Updated: Sep 9
After going down the blues rabbit trail, I once more wanted to hit some power pop type riffs. After monkeying around on the guitar for a while, nothing was coming out. I'm not the kind of songwriter who forces songs out of thin air. I need something to give me a place to start half the time. No amount of noodling was helping. I didn't know what else to try. I mean, nothing was coming out. I needed a new approach.
So, I put down a drum track, which had a back beat and two snare hits. Sort of like the bouncy funk of go go music out of Washington D.C. and gradually started looking towards rhythm for inspiration. And I started to think about chopping the rhythm up in little jabs, rather than the 1/8 notes typically found in pop guitar songs. Listen to the Go Go's, Our Lips Are Sealed for what I'm writing about.
Rather than keep perfect time, I chopped the guitar introduction into little punches, and a jab just before the down beat. This gave whatever I was doing some energy, and made it feel sort of syncopated. In other words, the guitar became part of the percussion in your left ear. In your right ear, you hear a slide technique I've used for a few years. And these things together became the riff needed to generate a song, rather than just a cool guitar line being centrally focused. (See Bad Moon)
After I got the intro down, I added a verse, which matched the intro. I know boring, right? So, to bring a little drama, I went way past the normal expectation, and hit the minor 6th of the scale, which resolves very nicely to the major 4th, and sets up the chorus very nicely. If you listen to the chords, there's a descending bass line walking down from the root, to the Major 7th, to the minor 6th to the Major 5th of the scale. You'll hear this in Journey's Any Way You Want It. Matter of fact, I used much of same notes in Journey's bass line, but without the punchiness they used. And that's why it sounds sort of familiar.
In between the first chorus and the second verse is a little guitar tag that lets you know another verse is coming. You'll also notice the guitar parts in the second verse are a little more assertive. Half way through the second verse, a new guitar part comes in, which sounds like an ambulance going down the road. (I didn't add this part until I got some of the lyrics worked out.)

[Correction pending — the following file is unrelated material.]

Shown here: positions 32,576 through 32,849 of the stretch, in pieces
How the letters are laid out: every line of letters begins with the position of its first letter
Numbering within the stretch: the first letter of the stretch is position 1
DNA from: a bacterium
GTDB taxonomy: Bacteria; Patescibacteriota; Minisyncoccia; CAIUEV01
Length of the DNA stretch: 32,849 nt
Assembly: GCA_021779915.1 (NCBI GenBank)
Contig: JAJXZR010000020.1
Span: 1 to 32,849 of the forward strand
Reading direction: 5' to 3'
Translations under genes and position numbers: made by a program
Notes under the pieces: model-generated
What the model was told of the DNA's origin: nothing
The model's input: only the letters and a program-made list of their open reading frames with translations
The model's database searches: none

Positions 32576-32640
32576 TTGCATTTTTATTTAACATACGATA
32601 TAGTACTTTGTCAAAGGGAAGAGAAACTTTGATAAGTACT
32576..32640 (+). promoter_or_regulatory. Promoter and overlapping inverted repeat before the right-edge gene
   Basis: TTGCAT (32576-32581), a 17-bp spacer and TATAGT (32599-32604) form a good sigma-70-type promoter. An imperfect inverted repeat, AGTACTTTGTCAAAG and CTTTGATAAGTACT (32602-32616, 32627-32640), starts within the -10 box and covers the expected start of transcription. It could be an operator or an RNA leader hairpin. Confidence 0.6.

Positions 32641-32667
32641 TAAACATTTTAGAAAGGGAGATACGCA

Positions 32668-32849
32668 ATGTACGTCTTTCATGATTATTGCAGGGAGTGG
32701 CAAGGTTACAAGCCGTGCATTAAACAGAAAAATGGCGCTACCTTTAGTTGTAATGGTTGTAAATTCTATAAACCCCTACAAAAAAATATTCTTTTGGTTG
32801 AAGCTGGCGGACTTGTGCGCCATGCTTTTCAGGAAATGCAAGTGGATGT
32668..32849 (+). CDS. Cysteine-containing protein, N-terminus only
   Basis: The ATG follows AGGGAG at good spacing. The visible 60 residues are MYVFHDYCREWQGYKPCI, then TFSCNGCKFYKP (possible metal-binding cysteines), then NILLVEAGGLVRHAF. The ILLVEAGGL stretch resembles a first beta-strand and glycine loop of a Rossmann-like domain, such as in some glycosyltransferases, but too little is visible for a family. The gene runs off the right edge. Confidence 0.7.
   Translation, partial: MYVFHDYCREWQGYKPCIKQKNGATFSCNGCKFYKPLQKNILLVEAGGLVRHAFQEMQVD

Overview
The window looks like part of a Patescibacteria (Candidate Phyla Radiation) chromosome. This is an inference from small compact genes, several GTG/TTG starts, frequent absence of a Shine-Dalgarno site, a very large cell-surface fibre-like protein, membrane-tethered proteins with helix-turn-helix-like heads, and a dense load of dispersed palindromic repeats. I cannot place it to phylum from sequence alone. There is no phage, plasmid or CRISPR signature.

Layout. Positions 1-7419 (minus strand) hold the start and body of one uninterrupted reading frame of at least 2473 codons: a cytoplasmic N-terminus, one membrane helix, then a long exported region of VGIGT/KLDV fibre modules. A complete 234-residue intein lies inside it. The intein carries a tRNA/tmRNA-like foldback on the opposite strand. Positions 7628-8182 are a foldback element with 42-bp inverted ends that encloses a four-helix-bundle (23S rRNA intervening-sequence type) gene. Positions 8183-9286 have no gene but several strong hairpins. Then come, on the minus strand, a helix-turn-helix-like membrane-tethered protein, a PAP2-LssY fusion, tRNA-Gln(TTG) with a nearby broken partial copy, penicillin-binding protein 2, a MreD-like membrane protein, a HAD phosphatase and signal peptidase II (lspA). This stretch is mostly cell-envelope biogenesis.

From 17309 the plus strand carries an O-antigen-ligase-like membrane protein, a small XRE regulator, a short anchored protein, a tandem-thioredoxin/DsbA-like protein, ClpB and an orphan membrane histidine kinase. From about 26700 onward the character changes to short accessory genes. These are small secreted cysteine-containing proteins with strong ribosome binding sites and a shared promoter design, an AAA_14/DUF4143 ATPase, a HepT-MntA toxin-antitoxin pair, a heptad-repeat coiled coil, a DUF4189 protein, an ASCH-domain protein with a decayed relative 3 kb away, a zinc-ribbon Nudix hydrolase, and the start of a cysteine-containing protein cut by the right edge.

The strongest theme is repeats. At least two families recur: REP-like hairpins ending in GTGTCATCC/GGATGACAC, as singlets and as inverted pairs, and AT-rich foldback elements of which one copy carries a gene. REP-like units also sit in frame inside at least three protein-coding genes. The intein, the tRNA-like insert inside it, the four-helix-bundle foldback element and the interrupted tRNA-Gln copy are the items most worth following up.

At this point, I stopped and started working on the lyrics. And out of nowhere, I had this thought. "All I do is go to work, come home and then work on this stupid album." I'm getting sick of myself. So, I wrote about myself.
"I'm too busy with my ordinary life."
And what rhymes with "busy". Of course, dizzy...and then wife... this was perfect. And what does someone who's too busy, and dizzy want to do? Get out of there! And so, "Sometimes I wanna scream, "Feet don't fail me, now"! So, being a middle aged man, there' really no place to go! So I wrote, "There's no place I can run to, I burned all my bridges down"! It' was like magic. Things were coming together.
And then, the chorus, "How did life get so complicated?". And "sedated" rhymes with that, so I borrowed from the Ramones, "24 hours ago I wanna be sedated!" And of course, what every middle aged man in crisis thinks, "If I could've just stopped myself and started over things would be different." But it's too late.
So, I wrote, "Wanna close my eyes at the scene of the crime (marriage, kids, career all traps that keep you from having fun), and tell myself a million times, I Told Ja So".
But then, there's the rest of the story. How did I start down this path of being Mr. Responsible? Well, that was my previous girlfriend. She told me to grow up. Playing out with music wasn't her thing. She wanted someone more mature. She bailed on me for some preacher. I told her she was making a big mistake because how cool is it to be the guitar player's boyfriend? Well, that was that. She left and married the guy. Had his kids.
Contacted me on facebook a few years ago, told me she was never leaving Colorado. And you know what? I told her off. I told her she bailed on me, and she doesn't have the right, or prevailage to just walk back in like nothing happened.
Now, I hear through friends she's back in Northwest Florida and divorced. I told her she was making a big mistake. So, if we ever meet again, I'd tell her "I told ya so".
So, that is no kidding how the song wrote itself.
And then the bridge of the song came to me, "My life. It's tough, but our love is real. Truth is you were never good enough for a lifetime deal."
Now, who this woman is I'll never tell. But man, does that make a good song? And to make things even better, it kind of sounds like a song from a TV show!
Song number 8 was in the can. If you've not heard it, go to my website to get a taste of it in the "shop"